The first step was to make the annealing mixture, which contained isolated RNA from the tumor cell lines, 1 microliter of TrueLabeling Primer, and RNase-free water, in which the total sample is adjusted to a total of 10 microliters. This sample is then incubated at 70oC for 10 minutes. The second step was to synthesize cDNA. So 4 microliters of 5X cDNA synthesis buffer, 4 microliters of RNase-free water, 1 microliter of RNase inhibitor, and 1 microliter of cDNA synthesis enzyme mix were added. The sample was then incubated at 42oC for an hour and 75oC for 5 minutes. The sample was cooled to 37oC. Following this step, it becomes important to amplify the sample. For each array, 16 microliters of 2.5X RNA Polymerase buffer, 2 microliters of Biotin-UTP, and 2 microliters of RNA Polymerase enzyme were added to the sterile PCR tube. The sample was incubated at 37oC overnight. The water was discarded from the PCR tube and 0.75 mL of hybridization solution containing the probe was added. The solution was incnubated at 60oC overnight with continuous agitation. The membrane was washed once with 2X SSC and 1% SDS for 15 minutes at 60oC. The membrane was washed again with 0.1X SSC and 0.5% SDS for 15 minutes at 60oC. The tube was then vortexed after adding each wash solution.7 A chemiluminescent detection kit was used in order to acquire the image of the gene array.
Polymerase Chain Reaction
RNA concentration was determined, and the first strand cDNA (complimentary DNA) was reverse transcribed using the Fermentas first strand cDNA kit. This kit contained oligo(dT)18 primer,, Ribolock RNase Inhibitor, M-MuLV Reverse Transcriptase, and your RNA sample. Once cDNA is synthesized, the Fermentas PCR kit was used in preparation of PCR. The PCR kit contained nuclease-free water and 2X PCR master mix. Then the pimers are added along with the cDNA to get a total of 25 microliters in the test tube. Then for each cDNA of DA-3/TM and DA-3/TM-Mets, IL-19 was added and thus amplified to show where the concentration was greater. This was done using a PCR machine, heating and cooling the sample for 40 cycles.5 The samples were then dyed and gel electrophoresis was conducted in an agarose gel. The results were analyzed (Figure 9).
The western blot was performed according to BIO-RAD #161-0772 protocol. The DA-3/TM and DA-3/ TM-Mets cells were cultured, and the tumor cell lysates were retrieved. The flasks containing the lysates were shaken at 4oC for fifteen minutes; the tumor cell lysates were then transferred to tubes, vortexed, and placed on ice for twenty minutes. The lysates were then centrifuged and the supernatants, which contained the protein extracts, were transferred to new tubes and stored at -80o C. Protein concentration was retrieved. Fifty micrograms of protein were bound to the 10% SDS polyacrylamide gels and then transferred to nitrocellulose paper. The nitrocellulose was blocked at room temperature in nonfat dry milk in TBS-T. The nitrocellulose was then rinsed in TBS-T and incubated overnight in a primary antibody at 4oC. The blots were then washed for two 30 minute periods in TBS-T. The blot was incubated at room temperature with horseradish peroxidase conjugated monoclonal Anti-Mouse IL-19 antibody (R&D systems) for 1.5 hours. The blots were then washed four times for 10 minutes each in TBS-T and incubated in a chemiluminscent substrate for 5 minutes (8). The results could be seen by exposing the blots to CL-Xposure film (see Figures 10 and 11). The film was scanned and the results analyzed.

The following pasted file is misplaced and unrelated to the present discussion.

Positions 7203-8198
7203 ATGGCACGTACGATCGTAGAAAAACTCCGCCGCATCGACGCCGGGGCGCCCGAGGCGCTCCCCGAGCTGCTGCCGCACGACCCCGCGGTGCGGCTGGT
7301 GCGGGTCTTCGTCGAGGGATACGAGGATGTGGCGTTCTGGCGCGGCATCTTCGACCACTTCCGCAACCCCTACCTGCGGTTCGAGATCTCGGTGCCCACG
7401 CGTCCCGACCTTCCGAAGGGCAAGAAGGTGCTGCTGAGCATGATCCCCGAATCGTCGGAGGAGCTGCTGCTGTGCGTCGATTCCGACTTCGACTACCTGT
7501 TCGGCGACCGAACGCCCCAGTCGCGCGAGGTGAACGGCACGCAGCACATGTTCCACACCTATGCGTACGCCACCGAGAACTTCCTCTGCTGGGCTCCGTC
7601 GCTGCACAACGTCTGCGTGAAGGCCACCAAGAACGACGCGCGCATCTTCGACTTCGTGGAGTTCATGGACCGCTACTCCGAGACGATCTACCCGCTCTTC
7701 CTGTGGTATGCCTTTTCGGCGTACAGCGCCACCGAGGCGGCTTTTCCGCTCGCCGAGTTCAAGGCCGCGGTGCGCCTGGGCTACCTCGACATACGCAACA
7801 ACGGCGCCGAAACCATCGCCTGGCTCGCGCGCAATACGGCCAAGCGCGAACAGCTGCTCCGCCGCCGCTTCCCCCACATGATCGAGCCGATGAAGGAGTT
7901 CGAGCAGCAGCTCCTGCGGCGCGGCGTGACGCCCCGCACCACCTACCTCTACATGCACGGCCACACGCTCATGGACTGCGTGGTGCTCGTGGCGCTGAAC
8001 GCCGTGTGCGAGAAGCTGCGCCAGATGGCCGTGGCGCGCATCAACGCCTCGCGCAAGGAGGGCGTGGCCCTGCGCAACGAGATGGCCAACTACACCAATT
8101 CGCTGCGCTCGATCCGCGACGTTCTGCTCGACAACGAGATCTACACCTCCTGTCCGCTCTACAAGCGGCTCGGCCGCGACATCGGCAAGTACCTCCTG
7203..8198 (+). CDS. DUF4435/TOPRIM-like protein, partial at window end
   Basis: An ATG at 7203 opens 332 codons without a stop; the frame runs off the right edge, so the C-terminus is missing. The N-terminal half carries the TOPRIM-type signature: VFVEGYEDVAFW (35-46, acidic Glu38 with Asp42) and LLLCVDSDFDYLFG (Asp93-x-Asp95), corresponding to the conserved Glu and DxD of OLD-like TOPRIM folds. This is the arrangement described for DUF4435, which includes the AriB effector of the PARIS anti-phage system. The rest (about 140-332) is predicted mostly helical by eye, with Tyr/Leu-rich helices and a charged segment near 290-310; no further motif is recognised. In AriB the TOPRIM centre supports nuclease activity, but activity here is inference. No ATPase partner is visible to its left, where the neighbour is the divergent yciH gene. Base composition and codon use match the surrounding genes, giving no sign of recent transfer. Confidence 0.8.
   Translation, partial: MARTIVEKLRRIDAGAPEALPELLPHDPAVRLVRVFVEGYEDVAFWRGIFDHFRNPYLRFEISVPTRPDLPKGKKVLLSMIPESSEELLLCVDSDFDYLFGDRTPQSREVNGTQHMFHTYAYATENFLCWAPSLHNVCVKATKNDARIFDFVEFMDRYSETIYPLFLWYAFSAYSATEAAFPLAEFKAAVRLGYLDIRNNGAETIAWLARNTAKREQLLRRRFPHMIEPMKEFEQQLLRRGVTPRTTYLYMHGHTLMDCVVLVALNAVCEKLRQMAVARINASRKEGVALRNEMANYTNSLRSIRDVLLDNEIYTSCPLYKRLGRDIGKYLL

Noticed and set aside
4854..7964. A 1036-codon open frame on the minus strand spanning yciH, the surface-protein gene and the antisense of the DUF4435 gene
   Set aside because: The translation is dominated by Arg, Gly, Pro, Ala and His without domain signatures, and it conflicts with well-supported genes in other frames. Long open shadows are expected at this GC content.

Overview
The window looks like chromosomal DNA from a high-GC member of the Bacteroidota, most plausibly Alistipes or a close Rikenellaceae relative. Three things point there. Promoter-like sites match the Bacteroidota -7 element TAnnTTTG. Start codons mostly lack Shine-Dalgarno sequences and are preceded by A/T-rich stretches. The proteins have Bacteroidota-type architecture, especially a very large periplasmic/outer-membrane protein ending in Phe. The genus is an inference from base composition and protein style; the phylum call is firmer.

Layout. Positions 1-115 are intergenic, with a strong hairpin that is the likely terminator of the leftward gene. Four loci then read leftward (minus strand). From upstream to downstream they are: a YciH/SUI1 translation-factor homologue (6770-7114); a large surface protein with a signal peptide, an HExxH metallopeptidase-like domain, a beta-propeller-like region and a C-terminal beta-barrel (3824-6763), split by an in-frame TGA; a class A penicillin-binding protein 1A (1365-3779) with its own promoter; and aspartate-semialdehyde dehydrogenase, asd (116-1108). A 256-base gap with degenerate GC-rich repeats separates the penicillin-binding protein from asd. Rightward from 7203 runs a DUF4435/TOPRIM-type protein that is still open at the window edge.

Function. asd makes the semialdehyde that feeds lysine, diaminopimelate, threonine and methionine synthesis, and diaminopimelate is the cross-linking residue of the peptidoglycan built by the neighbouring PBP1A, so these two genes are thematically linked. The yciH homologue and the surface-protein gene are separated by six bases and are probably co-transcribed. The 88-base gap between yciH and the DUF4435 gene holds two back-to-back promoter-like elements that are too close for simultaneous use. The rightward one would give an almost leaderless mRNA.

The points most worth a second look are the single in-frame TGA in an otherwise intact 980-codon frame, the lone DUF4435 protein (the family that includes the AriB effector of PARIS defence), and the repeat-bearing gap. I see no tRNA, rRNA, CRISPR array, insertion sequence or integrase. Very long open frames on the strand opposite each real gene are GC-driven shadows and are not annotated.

Mean Tumor Volume / Survival Analysis/ Metastasis
When referring to Figures 5 and 6, there appears to be no major difference in the size of the tumors in those mice injected with DA-3/TM compared with those mice injected with DA-3/TM-Mets. It is important to remember that the size of the tumor does not correlate to how well it could metastasize. Therefore, the fact that there appears to be little difference in the size of the tumors between DA-3/TM and DA-3/TM-Mets may strengthen the argument that the key difference between the tumors is the metastasis capability of DA-3/ TM-Mets. Another difference between the tumor cells was survival time. Those mice that were subcutaneously injected with DA-3/TM-Mets died by 8 weeks post injection; whereas, after 8 weeks those mice injected with DA-3/TM were all alive. When the lungs were removed from the DA-3/TM and DA-3/TM-Mets mice around the 7th week post injection, the results can be seen in Figure 7. The DA-3/TM-Mets mice had much more nodule metastasis in the lung than the DA-3/TM mice. The white spots on the lungs in Figure 5 shows the number of visible nodules, which were recorded as 53, 114, and 53 respectively of the three DA-3/TM-Mets mice that were compared. Since there seems to be a wide gap between the 1st/ 3rd mice (53 nodules each) vs. the 2nd mouse (114 nodules), more testing should be conducted. However, there definitely appears to be a correlation between DA-3/TM-Mets mice and lung metastasis.
Why this metastasis is occurring in mice subcutaneously injected with DA-3/TM-Mets compared with that of DA-3/TM had to be investigated on the gene level. The chemokine and chemokine receptor assay (Figure 8) shows some genetic variations at the
RNA level. It can be seen that the chemokine, IL-19, is 30 fold higher in the DA-3/TM-Mets cell’s RNA than the DA-3/TM cell’s RNA. To the naked eye, it can be seen that IL-19 shows up on the DA-3/TM-Mets assay, shown in red, but not on the DA-3/TM assay, shown in blue. This gave the laboratory a new model to look at that had never been done before. The goal now was to verify this gene array and continue to look at the protein IL-19 and its possible effects on metastasis in Balb/c mice. A PCR test was used to verify the gene array. If this test showed similar results, then it was important to investigate this protein, IL-19, on the protein level.